Krishna (Krsna) the eighth incarnation of vishnu. The Hindus regarded Krishna as a 'God by Himself', a fuller incarnation of Vishnu. In the gita, Krishna tells Arjun that he is Vishnu and that he appears on earth at different times to destroy the forces of anti-religion and evil and protect religion and those who are virtuous. He is sometimes reincarnated as a human being and sometimes as an animal as well. The oldest reference to Krishna is in Vedic literature. The Rg Veda, which mentions Krishna more than once, depicts him as a non-Aryan warrior opposed to Indra. At places he is also shown as a sage or a demon.
Krishna has been described as the son of Devaki in Chhandogyopanisad and Kausitakibrahmana. His guru was Ghora-Angirasa. Krishna, as described in the mahabharata, different puranas, Shrimadbhagavata and Vaishnava lyrics, appeared during the Dvapara Yuga, or the third age of the world. According to legend, Krishna was born on the eighth day of the lunar month in Bhadra in his maternal uncle Kangsa's house, where his parents had been imprisoned. The day of his birth is celebrated as janmastami.
Krishna has been described by some as a non-Aryan deity who was worshipped by the early communities and later became associated with the religion of the Brahmins. The Vaishvava faith developed around him. There are also differences of opinion as to whether Krishna was a historic figure. Some say he was an imaginary character who never existed except in the imagination. According to some others, however, Krishna was a historic person, of high moral character and a religious reformer. In course of time, he was deified. But there is no historical evidence about his life. Sri Krishna is a multifaceted character with different stories woven around him. One of the stories of his early childhood describes how he saved the children of Gokul from death. Kamsa, his maternal uncle, had become king of Mathura after deposing his father and imprisoning him.
A fortuneteller had told Kamsa that a child named Krishna would kill him. To prevent this, Kamsa imprisoned his sister, Devaki, and her husband, Vasudeva, and killed his sister's sons. Shortly after Krishna was born, his father sent him to Gokul. Kamsa learned about this and used Putana, a female demon, to kill the children of Gokul. Putana started to kill the children by nursing them at her breasts to which she had applied poison. She started to feed Krishna, but was herself destroyed.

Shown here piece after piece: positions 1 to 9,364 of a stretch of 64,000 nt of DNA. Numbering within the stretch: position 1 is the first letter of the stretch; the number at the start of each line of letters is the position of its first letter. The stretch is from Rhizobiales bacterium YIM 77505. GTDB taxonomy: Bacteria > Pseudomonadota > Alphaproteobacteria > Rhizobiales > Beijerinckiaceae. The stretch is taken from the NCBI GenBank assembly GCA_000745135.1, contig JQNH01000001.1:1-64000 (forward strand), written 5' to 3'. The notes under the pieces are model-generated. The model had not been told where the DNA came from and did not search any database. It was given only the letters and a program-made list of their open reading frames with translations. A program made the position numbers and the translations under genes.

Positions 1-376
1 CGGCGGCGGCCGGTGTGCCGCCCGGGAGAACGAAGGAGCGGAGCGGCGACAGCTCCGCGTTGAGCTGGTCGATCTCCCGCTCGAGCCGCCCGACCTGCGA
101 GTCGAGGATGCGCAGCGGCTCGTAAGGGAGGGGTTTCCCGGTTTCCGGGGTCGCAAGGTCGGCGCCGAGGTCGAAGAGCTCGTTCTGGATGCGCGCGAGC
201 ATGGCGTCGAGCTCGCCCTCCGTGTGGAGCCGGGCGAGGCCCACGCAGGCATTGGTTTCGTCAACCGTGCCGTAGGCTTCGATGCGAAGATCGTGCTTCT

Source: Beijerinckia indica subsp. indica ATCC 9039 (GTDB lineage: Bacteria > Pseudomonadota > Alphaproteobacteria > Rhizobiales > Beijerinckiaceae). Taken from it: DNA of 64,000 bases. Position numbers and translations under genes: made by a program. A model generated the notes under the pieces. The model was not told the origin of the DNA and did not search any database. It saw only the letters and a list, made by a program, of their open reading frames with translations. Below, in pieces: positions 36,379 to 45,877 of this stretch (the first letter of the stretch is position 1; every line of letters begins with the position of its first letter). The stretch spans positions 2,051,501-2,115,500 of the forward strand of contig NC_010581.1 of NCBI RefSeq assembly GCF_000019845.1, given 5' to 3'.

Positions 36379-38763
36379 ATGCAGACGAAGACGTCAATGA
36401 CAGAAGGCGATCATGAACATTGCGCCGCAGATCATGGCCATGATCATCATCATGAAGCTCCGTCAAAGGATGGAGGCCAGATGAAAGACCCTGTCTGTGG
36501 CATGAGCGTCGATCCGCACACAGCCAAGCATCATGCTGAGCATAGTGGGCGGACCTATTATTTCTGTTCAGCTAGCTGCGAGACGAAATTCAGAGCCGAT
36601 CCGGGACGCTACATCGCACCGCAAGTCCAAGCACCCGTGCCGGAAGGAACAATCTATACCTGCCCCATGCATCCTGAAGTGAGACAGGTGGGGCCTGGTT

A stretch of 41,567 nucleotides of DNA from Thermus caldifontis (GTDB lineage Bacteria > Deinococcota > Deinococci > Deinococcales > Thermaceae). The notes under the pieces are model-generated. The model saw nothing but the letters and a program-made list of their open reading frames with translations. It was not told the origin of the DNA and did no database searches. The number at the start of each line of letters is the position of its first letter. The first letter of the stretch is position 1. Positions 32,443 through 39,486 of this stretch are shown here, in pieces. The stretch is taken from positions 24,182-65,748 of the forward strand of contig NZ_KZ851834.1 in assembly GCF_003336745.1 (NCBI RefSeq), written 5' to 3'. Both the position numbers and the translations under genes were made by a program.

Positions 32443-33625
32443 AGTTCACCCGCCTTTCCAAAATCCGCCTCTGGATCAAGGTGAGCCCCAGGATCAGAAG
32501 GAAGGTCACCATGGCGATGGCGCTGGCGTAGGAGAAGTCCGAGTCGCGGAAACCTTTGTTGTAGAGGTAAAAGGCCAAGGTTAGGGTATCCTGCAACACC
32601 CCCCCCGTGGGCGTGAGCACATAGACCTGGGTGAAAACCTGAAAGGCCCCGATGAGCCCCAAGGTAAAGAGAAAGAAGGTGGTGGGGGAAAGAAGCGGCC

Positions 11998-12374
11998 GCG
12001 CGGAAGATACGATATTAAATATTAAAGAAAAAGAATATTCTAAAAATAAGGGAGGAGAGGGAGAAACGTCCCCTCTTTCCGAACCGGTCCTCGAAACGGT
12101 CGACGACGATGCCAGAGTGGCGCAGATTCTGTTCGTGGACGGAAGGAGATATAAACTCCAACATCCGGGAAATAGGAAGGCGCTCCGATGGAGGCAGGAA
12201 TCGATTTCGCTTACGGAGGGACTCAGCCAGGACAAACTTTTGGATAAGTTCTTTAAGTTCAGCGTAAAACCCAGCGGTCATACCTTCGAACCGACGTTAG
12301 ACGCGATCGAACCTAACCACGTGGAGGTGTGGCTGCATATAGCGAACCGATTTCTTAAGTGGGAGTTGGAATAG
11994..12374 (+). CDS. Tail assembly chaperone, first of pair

When Krishna was a little older, he killed Kamsa and freed his grandfather and his parents. Thus he restored peace in Mathura. In due course Krishna killed the evil forces of Vatsasur, Aghasur and Vakasur. He also destroyed the poisonous snakes at Kaliyadaha, ate up the forest fire to save Vrindavan and held the mountain of Govardhan in his hand to save the community of milkmen from the rage of Indra.
Harivangshapurana and Srimadbhagavata etc depict him at Vrindavan, as the lover of radha and the sweetheart of the gopis (milkmaids). Krishna's love for Radha, the daughter of a milkman and the wife of another milkman, was later to be the main inspiration of vaisnava literature. His affairs with the gopis contain the essence of Indian Vedanta philosophy of love and eternity. According to this philosophy, the jivatma (literally, living or mortal souls), separate human souls, and the paramatma or eternal soul are one and the same. This is why human souls constantly desire to unite with the eternal soul. Krishna is the eternal soul and the gopis symbolise the human soul. Krishna is also depicted as a friend. Apart from Shridam, Sudama and Uddhav, Arjun was his friend and also a relation. In his relationship with his friends, the human side of Krishna is revealed.
The mahabharata gives an account of Krishna's qualities as a statesman and philosopher. He has been depicted as a king (king of Dvaraka), politician, diplomat, warrior and philosopher. He acts as an emissary for the Pandavas and recommends the return of their kingdom. He also advises the Pandavas in the war at Kuruksetra and helps them to win it. He destroys the evil forces of Duryodhan and puts Yudhisthira on the throne. In this way he wins victory for the forces of goodness. At Kuruksetra Krishna himself does not use a weapon but aids the Pandavas and thus influences the course of the war. One of the most famous parts of the Mahabharata is Shrimadbhagavadagita or in short Gita where Krishna instructs Arjun about the duties and obligations of a ksatriya and about the soul. In this way Krishna helps to destroy evil and nurture virtue. Some time later evil appears in Krishna's own Yadu dynasty. He destroys the dynasty. Krishna then plans his own death, succumbing to an arrow shot by an animal catcher.
Krishna's story has had a deep impact on Hindu society and culture as well as on sanskrit literature and medieval bangla literature. jaydev's Gitagovindam, baru chandidas's srikrishnakirtan and a large segment of the Vaishnava literature of the Middle Ages were based on Krishna and his deeds. Padavali kirtan, pala gan, Vichchhedi Gan and other folk songs were composed on the story of Radha and Krishna. These were very popular in Bengali society in the past, and even today they can entertain audiences. [Dulal Bhowmik]